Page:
CHABASQUEN, Venezuela — The gunshots woke them at 2 in the morning, but no one dared venture out until dawn.
"My kids saw them first, on the way to school," said Francelisa Perez, whose one-story house is 150 yards from the gruesome discovery. "Their hands were tied."
Six bodies -- all with multiple bullet wounds, some with signs of torture -- were recovered from the river bank at Agua Clara, a popular spot just outside this small town in the foothills of the Venezuelan Andes.
The dead included two 16-year-old girls, who had been raped, and two boys of 15. Three more teens, though shot, managed to escape. All had been taken in police cars, hours earlier, from homes in Sanare in the neighboring state of Lara.
With Venezuela's murder rate spiraling ever further out of control, and the police responsible for a large share of the killings, the country's leftist government is launching a National Police force that — in the words of Interior Minister Tarek El Aissami — will "mark a break with the repressive model" of the past.
But some human rights activists believe it may do just the opposite.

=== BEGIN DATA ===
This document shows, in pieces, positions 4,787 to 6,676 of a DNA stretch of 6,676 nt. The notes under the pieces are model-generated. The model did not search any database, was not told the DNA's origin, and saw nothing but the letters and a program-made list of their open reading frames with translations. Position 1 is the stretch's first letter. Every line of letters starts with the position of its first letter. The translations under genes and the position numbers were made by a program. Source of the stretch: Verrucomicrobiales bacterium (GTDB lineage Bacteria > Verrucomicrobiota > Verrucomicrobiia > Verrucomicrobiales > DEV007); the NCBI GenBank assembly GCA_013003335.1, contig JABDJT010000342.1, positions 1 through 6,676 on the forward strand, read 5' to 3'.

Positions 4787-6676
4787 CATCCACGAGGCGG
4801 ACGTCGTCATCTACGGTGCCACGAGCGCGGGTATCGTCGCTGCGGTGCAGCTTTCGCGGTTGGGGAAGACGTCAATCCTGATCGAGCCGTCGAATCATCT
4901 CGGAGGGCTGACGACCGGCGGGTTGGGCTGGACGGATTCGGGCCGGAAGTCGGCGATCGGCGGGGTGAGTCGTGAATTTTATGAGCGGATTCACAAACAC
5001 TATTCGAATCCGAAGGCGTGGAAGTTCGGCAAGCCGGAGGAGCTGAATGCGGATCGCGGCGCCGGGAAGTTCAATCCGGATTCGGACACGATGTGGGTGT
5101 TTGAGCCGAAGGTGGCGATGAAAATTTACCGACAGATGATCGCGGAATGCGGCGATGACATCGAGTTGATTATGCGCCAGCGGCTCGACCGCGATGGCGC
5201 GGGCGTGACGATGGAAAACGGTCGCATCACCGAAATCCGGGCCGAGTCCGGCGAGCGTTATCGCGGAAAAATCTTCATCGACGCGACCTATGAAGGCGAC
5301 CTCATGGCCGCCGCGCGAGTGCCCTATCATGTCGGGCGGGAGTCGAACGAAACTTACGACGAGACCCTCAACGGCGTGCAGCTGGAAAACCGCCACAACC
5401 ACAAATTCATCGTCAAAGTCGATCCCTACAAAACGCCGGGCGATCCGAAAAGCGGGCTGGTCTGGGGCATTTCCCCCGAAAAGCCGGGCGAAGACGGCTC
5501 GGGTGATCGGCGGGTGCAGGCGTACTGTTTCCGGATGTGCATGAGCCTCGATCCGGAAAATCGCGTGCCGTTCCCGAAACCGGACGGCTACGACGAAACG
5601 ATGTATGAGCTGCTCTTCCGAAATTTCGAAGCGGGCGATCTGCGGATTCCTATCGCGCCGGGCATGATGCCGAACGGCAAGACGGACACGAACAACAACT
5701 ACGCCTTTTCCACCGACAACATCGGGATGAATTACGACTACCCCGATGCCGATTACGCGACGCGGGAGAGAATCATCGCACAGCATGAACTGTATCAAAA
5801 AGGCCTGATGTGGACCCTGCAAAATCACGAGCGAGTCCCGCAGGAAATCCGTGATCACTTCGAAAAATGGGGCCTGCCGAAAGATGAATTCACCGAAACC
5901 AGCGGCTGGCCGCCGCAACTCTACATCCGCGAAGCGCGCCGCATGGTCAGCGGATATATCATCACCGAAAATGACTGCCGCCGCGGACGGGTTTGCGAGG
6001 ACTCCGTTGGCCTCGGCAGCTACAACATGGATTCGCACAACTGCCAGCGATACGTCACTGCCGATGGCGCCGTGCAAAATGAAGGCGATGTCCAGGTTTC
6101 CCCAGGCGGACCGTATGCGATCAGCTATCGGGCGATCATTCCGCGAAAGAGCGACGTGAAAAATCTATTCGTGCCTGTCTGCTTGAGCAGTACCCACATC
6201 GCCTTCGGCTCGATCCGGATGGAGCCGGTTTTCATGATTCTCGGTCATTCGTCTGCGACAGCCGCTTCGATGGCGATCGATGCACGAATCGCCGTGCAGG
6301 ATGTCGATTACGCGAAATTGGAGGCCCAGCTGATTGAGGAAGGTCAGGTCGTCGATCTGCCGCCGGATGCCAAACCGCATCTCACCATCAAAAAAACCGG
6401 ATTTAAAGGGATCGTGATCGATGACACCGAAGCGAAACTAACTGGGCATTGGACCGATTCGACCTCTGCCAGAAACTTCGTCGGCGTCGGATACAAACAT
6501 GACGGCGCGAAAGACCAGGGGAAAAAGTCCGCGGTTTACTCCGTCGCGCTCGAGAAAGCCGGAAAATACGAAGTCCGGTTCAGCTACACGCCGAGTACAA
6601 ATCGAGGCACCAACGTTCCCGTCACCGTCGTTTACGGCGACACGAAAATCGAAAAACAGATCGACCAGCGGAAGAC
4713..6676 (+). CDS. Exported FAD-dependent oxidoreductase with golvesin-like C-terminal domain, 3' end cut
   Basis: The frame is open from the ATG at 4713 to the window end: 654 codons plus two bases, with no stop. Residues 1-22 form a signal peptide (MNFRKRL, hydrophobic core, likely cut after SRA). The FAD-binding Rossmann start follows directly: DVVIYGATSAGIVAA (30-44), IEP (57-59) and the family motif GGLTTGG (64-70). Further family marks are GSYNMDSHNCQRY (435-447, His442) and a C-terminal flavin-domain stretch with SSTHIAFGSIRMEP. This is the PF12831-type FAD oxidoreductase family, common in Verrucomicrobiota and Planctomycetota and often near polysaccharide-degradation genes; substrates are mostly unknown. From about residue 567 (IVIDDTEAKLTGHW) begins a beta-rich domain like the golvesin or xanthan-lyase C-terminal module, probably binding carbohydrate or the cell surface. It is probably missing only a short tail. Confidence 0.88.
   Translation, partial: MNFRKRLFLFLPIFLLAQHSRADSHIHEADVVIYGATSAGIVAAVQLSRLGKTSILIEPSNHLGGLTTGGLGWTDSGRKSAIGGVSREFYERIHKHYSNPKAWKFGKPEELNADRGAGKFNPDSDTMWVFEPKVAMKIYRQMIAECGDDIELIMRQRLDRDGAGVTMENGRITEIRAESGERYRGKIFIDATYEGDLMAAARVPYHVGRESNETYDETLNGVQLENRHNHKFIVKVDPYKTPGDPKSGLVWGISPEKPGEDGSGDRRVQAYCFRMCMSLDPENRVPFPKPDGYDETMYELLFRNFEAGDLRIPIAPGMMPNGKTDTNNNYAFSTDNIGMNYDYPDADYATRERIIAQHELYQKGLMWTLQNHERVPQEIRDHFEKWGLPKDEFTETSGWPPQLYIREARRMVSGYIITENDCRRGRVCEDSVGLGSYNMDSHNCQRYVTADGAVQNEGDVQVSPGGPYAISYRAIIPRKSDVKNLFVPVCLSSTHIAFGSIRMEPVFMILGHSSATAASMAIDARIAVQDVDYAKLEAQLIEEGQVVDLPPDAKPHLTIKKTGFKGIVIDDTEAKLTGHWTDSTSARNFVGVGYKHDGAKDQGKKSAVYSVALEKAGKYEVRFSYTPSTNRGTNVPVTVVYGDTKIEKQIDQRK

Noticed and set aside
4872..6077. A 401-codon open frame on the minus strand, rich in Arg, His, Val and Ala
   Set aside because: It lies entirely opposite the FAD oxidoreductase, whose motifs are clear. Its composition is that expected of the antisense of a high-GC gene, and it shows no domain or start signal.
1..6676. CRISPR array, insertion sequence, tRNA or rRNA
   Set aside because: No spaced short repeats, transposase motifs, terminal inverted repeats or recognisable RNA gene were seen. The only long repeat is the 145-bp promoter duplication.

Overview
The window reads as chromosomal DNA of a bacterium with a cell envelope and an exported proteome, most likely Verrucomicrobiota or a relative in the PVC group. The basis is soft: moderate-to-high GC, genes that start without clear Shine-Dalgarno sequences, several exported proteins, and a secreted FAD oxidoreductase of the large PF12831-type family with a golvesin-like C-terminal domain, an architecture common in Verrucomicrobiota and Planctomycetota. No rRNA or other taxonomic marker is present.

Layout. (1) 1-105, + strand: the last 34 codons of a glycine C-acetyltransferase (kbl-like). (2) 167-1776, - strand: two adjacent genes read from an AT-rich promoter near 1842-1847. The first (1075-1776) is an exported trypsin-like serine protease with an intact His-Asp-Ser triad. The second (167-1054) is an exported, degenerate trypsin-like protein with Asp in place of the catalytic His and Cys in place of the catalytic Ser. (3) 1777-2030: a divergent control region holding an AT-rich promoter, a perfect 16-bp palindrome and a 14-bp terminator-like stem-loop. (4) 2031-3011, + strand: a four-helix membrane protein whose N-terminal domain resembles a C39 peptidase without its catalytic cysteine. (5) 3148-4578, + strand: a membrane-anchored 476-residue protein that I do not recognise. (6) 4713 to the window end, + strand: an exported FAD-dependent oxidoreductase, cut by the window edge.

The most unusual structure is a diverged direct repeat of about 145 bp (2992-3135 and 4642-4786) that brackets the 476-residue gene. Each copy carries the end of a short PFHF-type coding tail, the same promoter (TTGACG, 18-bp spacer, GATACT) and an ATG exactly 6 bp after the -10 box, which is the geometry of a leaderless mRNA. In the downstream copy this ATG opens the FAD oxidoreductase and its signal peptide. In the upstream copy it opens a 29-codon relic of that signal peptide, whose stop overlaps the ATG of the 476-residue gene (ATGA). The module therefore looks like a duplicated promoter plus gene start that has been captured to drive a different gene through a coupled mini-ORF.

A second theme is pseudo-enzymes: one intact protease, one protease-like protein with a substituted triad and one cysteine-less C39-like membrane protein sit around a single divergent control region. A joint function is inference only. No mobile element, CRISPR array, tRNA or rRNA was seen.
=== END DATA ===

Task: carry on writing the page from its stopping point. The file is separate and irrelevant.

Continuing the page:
"We have to give them the benefit of the doubt," said Rocio San Miguel of the defense and human rights group Citizens' Control. "But the ideological element in the launch [of the National Police] is a very bad sign. And there is no mechanism for democratic supervision."
The Chabasquén massacre, on Oct. 23, 2008, was one of at least a half-dozen involving police and other security forces in Lara in the past two years, according to the state's Victims' Committee Against Impunity, a nongovernmental organization.
"Never -- not even in the days of the guerrilla war in Venezuela -- have there been so many killings by the security forces," said Committee activist Pablo Hernández. "In the past two years, there have been seven massacres in Lara."
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